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The laws in Georgia does not require a notary to keep a notary journal, I strongly recommend that you maintain a notary journal no matter what states you reside in since many states have limits on what the notary can charge for notary fees this why it is important for the notary to know her notary state laws. You need to know how much you can charge and whether you can include extra fees such as travel. You will want to track your charges in journal entries, or accounting software such as Notary Gadget. You will also need to track expenses, such as supplies, mileage, training, advertising, etc. The more accurate you are with your notary journal record keeping, the easier it will be to prepare taxes for your notary business.

A well-maintained notary journal gives its owner a truthful account of his or her notarial acts. Therefore, a journal supports its owner, as well as the public. It is a business record that assists in verifying that the notary properly conducted his or her business if a notarial act is called into question. According to the Notary Public Section of the National Association of Secretaries of State, the following states, and the District of Columbia, require notaries to maintain records of notarial acts: Arizona, California, Colorado, Hawaii, Louisiana, Maryland, Massachusetts, Mississippi, Missouri, and Montana. For most states with journal requirements, entries generally include some variation of date and type of notarization; type of document; name and address of the signer; and how the signer was identified; the notary fee; and the signature of the signer. But the details of requirements vary from state to state.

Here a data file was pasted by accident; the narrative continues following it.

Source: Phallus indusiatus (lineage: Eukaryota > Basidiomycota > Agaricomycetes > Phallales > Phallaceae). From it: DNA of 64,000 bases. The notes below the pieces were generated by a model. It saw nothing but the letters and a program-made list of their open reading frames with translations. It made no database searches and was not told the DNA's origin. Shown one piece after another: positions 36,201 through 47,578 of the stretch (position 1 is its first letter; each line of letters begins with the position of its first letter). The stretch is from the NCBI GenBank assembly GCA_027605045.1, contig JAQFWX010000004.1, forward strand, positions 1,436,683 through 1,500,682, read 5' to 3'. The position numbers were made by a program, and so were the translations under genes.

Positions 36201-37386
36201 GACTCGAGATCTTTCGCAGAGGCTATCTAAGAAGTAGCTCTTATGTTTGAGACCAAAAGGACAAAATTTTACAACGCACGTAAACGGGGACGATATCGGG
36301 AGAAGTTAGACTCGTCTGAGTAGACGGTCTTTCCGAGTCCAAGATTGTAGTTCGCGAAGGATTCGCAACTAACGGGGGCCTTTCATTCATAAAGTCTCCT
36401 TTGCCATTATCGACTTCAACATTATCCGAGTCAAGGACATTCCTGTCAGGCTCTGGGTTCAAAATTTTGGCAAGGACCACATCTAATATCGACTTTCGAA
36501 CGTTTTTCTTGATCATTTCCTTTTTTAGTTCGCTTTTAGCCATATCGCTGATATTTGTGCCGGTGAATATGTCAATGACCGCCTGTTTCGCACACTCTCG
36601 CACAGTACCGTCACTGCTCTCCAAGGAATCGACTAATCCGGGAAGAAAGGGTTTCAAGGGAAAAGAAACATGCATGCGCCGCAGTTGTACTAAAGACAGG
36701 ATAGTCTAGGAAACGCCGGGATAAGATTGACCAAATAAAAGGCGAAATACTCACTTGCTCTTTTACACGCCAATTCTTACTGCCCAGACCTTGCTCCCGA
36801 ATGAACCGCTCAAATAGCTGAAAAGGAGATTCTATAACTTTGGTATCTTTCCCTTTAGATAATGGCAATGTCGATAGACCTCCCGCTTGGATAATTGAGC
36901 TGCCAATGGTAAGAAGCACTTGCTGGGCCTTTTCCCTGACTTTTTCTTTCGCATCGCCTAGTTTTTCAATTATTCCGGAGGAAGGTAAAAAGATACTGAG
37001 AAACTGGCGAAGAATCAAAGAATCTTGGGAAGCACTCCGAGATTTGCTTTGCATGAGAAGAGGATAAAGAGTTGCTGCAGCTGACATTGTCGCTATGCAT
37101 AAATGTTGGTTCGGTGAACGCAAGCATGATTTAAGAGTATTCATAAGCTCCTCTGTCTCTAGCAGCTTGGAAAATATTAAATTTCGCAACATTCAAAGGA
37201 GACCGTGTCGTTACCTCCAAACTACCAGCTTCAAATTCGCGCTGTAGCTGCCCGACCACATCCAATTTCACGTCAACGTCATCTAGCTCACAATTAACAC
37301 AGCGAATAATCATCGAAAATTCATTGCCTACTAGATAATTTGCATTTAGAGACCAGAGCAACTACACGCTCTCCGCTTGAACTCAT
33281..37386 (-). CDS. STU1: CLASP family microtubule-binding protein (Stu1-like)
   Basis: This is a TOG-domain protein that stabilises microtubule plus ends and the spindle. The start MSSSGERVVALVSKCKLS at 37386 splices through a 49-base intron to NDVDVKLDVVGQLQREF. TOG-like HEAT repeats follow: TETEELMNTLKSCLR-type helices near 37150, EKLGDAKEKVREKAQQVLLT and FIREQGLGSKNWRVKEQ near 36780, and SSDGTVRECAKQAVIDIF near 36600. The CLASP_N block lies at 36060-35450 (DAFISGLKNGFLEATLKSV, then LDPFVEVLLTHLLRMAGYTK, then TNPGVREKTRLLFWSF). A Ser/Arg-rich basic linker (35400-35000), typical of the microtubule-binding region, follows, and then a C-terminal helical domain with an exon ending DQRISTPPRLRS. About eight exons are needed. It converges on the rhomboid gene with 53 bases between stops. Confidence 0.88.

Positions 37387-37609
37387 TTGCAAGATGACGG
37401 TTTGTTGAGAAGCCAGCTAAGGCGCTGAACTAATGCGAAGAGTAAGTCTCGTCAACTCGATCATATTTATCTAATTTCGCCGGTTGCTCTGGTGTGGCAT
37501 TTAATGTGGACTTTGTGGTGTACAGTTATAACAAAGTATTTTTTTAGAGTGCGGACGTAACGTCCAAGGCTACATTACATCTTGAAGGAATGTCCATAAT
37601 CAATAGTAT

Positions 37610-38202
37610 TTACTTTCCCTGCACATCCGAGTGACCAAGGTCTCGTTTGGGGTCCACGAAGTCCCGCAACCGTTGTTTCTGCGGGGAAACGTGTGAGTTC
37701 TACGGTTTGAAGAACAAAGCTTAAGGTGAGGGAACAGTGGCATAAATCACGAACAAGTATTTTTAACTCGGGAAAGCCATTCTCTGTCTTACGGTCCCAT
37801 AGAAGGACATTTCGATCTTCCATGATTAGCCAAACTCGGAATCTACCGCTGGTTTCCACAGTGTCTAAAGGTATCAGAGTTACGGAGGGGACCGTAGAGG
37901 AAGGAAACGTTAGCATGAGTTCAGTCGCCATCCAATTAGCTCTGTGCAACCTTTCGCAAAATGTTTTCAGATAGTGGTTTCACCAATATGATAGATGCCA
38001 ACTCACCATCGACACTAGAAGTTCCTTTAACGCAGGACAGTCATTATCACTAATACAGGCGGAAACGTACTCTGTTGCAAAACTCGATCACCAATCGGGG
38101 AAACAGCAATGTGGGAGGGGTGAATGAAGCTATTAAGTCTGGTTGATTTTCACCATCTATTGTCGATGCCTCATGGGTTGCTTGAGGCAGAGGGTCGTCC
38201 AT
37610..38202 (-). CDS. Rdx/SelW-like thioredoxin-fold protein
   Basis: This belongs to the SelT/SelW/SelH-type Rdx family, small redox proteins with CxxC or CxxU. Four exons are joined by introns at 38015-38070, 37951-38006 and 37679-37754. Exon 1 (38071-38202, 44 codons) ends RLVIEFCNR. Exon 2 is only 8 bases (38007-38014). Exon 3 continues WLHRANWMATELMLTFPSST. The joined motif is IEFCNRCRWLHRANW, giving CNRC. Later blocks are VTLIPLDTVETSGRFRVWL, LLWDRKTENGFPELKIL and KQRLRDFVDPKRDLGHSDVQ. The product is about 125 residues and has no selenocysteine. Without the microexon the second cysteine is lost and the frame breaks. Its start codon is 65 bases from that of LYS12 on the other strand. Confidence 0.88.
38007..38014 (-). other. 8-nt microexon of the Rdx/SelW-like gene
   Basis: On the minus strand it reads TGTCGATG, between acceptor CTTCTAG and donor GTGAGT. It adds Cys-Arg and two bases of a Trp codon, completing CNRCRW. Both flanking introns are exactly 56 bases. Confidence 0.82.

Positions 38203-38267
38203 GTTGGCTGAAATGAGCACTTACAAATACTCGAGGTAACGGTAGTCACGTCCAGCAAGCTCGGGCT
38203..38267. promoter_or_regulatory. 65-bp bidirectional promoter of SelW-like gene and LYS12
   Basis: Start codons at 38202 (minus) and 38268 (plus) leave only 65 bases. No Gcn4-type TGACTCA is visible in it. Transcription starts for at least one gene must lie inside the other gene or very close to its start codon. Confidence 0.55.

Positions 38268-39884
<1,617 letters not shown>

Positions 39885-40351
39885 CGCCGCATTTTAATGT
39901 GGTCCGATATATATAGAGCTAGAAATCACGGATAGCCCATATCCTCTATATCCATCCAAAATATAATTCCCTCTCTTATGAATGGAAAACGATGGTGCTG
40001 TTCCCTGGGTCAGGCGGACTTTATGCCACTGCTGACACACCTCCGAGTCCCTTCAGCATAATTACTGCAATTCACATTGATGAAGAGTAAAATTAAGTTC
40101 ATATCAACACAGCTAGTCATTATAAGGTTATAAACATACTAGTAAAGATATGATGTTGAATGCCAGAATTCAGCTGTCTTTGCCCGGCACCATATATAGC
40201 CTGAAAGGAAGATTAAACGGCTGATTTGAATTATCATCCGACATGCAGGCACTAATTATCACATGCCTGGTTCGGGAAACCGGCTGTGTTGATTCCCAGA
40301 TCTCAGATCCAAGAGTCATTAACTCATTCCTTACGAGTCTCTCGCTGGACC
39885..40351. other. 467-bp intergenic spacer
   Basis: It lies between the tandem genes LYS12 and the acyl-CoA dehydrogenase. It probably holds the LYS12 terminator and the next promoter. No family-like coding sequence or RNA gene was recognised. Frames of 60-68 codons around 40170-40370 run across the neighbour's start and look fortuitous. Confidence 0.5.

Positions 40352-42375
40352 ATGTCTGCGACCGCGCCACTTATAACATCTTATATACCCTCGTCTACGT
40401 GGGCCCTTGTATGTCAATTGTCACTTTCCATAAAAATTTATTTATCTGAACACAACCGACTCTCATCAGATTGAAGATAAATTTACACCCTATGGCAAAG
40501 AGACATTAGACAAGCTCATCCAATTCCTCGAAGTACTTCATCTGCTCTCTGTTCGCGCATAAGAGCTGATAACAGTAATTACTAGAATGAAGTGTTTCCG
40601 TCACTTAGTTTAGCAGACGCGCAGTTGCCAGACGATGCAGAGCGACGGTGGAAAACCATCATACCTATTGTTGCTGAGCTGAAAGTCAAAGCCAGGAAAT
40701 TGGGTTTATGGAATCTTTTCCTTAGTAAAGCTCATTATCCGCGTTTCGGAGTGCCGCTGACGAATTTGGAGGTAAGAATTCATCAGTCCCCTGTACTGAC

You must keep all your notary journals in a secure place until your commission expires without obtaining reappointment, you resign, or have your commission revoked. At that point, you must turn in all your journals to the county clerk’s office in the county in which your current oath of office is on file.

Remember your work as a Notary Public is completely confidential, I make it a strict policy never to discuss any of the details of my assignments with anybody.


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